11. The process of claim 1 wherein said solution contains 0.003 to 0.08 weight percent of borate ions expressed as borax (Na2 B4 O7.10H2 O) based upon the polygalactomannan material.
12. The process of claim 1 wherein said mechanical treatment comprises employing high shear faces by flaking, crushing, or extrusion.
Description

This is a continuation of Ser. No. 420,684, filed on Sept. 21, 1982, now U.S. Pat. No. 4,645,833.

BACKGROUND ART

The collective terms galactomannans and polygalactomannans include all polysaccharides that are constructed of mannose and galactose building blocks and also have other sugar building blocks to a subordinate extent. Depending on the source, there is a relatively large number of galactomannans. They originate primarily from the endosperm portions of seeds of various legumes, such as guar, carob, tara, Cassia occidentalis, flame tree [literal], Sesbania cannabia, Sesbania aculeata, Sesbania egyptiaca and honey beans [literal]. Polygalactomannan derivatives that can be produced by the method according to the invention are hydroxyalkyl ethers of polygalactomannans, e.g. hydroxypropyl ethers and hydroxyethyl ethers, carboxyalkyl ethers of polygalactomannans, e.g. carboxymethyl ethers and carboxyethyl ethers, mixed carboxyalkyl- and hydroxyalkyl-substituted polygalactomannans, depolymerized polygalactomannans and quaternary ammonium ethers of polygalactomannans.

Polygalactomannan flours and flours of polygalactomannan derivatives, especially when the individual flour particles are very fine (particle diameters less than 100μ), cause considerable problems when dissolved in water as a result of excessive lumping. These problems have their origin in the fact that upon contact with water, a gel layer forms very rapidly on the surface of the individual particles or aggregates of particles and prevents the water from further penetration and thus leads to the formation of lumps which are difficult and time-consuming to dissolve further.

Various possibilities are currently known for eliminating these problems. For example, it is possible by means of vigorous stirring to prevent lumping of the flour when it is added to water or to reduce or destroy already formed lumps. However, this requires additional, expensive equipment, such as high-powered stirrers or special injection systems.

Another possibility consists of forming a suspension of the flour in a medium that does not have a hydrating effect, e.g. mineral oils or alcohols, and then adding these to the water. However, this requires additional organic solvents whose presence in the prepared galactomannan solution is often undesirable.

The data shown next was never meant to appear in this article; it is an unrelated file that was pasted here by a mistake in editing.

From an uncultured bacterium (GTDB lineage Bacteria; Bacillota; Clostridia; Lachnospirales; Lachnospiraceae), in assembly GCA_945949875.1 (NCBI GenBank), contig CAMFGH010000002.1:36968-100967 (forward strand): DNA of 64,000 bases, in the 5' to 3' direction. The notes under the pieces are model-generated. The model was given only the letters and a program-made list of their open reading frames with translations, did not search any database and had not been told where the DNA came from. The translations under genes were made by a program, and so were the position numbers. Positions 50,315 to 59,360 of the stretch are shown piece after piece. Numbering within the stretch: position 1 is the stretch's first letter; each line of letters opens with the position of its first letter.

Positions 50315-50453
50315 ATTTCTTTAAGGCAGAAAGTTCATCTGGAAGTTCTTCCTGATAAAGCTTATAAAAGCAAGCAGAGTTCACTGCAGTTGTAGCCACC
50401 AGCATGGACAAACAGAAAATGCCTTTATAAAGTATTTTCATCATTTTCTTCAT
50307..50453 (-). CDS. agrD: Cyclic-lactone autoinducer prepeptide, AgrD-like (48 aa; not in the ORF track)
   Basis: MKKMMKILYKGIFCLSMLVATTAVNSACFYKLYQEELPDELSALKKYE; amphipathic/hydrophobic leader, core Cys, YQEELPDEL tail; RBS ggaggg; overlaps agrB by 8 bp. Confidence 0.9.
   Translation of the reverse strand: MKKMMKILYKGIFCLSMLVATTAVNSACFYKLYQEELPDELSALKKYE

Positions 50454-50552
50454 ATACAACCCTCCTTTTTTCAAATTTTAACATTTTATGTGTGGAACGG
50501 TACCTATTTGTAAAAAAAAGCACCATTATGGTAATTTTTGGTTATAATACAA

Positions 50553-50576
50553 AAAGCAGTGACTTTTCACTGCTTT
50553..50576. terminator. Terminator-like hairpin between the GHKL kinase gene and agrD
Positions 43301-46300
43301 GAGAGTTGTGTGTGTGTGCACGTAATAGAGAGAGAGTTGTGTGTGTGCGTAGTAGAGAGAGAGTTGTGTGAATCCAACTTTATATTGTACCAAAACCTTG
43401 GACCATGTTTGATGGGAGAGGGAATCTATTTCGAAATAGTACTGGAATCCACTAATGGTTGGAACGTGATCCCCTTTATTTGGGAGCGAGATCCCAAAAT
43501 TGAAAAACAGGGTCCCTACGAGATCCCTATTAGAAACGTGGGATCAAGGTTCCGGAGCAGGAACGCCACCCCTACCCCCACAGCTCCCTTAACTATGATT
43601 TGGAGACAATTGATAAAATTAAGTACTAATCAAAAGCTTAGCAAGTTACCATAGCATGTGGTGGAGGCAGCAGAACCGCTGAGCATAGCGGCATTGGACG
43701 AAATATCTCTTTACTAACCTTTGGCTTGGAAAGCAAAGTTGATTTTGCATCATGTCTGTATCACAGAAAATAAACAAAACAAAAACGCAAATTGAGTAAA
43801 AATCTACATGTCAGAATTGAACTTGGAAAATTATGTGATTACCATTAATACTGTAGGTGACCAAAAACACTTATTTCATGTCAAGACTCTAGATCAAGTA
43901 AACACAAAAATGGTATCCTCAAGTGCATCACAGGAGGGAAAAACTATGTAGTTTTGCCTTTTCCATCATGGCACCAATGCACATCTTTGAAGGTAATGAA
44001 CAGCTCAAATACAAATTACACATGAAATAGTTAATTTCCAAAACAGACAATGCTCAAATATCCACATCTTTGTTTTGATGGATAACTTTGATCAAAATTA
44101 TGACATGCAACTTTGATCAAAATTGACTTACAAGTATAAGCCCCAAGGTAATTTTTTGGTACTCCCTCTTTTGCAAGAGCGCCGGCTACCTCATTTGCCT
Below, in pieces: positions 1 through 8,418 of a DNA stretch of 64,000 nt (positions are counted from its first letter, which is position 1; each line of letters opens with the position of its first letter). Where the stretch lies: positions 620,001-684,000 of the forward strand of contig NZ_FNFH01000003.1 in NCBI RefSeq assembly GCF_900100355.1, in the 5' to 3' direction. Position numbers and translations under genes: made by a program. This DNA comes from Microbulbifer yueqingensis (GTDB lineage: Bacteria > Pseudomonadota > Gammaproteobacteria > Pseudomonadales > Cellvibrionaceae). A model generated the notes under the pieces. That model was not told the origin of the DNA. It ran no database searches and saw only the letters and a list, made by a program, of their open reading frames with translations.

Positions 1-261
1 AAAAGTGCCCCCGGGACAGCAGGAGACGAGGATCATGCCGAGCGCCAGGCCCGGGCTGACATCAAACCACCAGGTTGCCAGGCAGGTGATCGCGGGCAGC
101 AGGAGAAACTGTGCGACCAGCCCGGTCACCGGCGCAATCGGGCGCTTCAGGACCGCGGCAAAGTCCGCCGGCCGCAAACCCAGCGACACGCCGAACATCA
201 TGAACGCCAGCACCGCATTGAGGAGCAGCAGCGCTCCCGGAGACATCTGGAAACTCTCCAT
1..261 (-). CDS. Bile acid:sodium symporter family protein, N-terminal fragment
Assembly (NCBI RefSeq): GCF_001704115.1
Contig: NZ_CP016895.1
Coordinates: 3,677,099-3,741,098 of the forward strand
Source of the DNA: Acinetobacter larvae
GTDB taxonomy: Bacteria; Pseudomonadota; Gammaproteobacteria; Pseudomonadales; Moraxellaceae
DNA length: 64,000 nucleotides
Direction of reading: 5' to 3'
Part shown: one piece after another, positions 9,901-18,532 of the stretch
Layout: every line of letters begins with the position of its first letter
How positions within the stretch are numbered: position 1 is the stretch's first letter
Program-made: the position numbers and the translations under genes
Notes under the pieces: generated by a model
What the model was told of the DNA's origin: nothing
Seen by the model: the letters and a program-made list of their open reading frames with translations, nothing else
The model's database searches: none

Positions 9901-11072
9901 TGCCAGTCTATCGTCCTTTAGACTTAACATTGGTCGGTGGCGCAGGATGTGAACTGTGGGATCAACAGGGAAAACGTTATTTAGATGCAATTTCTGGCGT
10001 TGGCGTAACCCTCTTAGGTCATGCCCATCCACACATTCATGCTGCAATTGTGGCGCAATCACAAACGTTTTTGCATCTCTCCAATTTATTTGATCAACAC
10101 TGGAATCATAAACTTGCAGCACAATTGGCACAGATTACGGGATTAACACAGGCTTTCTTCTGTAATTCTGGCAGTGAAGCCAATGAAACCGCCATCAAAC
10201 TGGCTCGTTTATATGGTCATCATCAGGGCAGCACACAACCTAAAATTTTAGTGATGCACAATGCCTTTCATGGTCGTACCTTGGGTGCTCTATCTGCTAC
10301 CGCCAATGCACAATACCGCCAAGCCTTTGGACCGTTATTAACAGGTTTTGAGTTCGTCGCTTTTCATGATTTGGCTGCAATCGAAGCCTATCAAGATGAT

It is also known that borate ions can be mixed into the polygalactomannans in the required concentration as a dispersing agent. The minimum concentrations of borate ions, based on borax (Na2 B4 O7.10H2 O), that are necessary to prevent hydration of the flours are dependent on the pH. For example, for 1% guar flour in water at pH 10-10.5, only 0.25-0.5% borax (based on the weight of the guar flour) is required, and at pH 7.5-8, 1.5-2% borax is required (R. Whistler, Industrial Gums (1959)).

The addition of borax to the galactomannans can be performed in various ways. Besides dry mixing of borax to the ground galactomannan, it is also possible to incorporate the borate ions into the flours using an alkaline aqueous/methanolic phase.

It is also possible to incorporate the borax into the galactomannan before grinding the endosperm, e.g. as described in German Patent [Auslegeschrift] No. 23 12 351, according to which, the borax concentration comes to 0.1 to 0.1 to 0.5 wt% of the polygalactomannan.

When macromolecular compounds that have been pretreated in this way are added to water, the borate ions prevent the individual polymer particles from sticking together. The effect of the treatment of macromolecular compounds with borate ions is presumably due to a slight crosslinking that occurs on the surface of the polymer particles and, depending on the type of treatment, is completely or almost completely reversible and which results in a retarded swelling, sinking and distribution of the fine particles of the substance in the water and thus a lump-free solution.

The complex-forming reaction of borate ions with polygalactomannans is reversible, a reduction of the pH value below 7 permits normal swelling of the polymer particles for thickening. A shift of the pH back into the alkaline range can, due to the crosslinking reaction of the borate ions with polygalactomannan compounds, result in a viscosity increase up to the crosslinking.